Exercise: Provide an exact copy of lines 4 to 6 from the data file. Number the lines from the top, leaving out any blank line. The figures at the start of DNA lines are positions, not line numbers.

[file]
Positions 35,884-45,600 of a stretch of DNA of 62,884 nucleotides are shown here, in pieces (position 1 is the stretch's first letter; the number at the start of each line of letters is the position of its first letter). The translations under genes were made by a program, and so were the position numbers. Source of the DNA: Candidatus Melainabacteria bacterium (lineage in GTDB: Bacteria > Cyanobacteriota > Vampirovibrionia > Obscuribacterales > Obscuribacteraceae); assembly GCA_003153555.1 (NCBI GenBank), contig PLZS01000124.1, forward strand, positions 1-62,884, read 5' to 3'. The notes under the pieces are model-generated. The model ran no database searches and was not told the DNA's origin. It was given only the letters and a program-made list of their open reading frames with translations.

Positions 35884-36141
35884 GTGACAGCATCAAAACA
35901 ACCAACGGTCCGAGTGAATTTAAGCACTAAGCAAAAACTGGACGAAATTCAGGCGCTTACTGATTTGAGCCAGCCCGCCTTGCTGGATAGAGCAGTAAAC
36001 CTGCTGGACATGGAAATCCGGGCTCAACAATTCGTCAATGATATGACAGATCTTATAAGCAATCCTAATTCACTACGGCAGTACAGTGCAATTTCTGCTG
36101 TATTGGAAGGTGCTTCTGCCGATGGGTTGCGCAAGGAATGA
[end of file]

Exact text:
35901 ACCAACGGTCCGAGTGAATTTAAGCACTAAGCAAAAACTGGACGAAATTCAGGCGCTTACTGATTTGAGCCAGCCCGCCTTGCTGGATAGAGCAGTAAAC
36001 CTGCTGGACATGGAAATCCGGGCTCAACAATTCGTCAATGATATGACAGATCTTATAAGCAATCCTAATTCACTACGGCAGTACAGTGCAATTTCTGCTG
36101 TATTGGAAGGTGCTTCTGCCGATGGGTTGCGCAAGGAATGA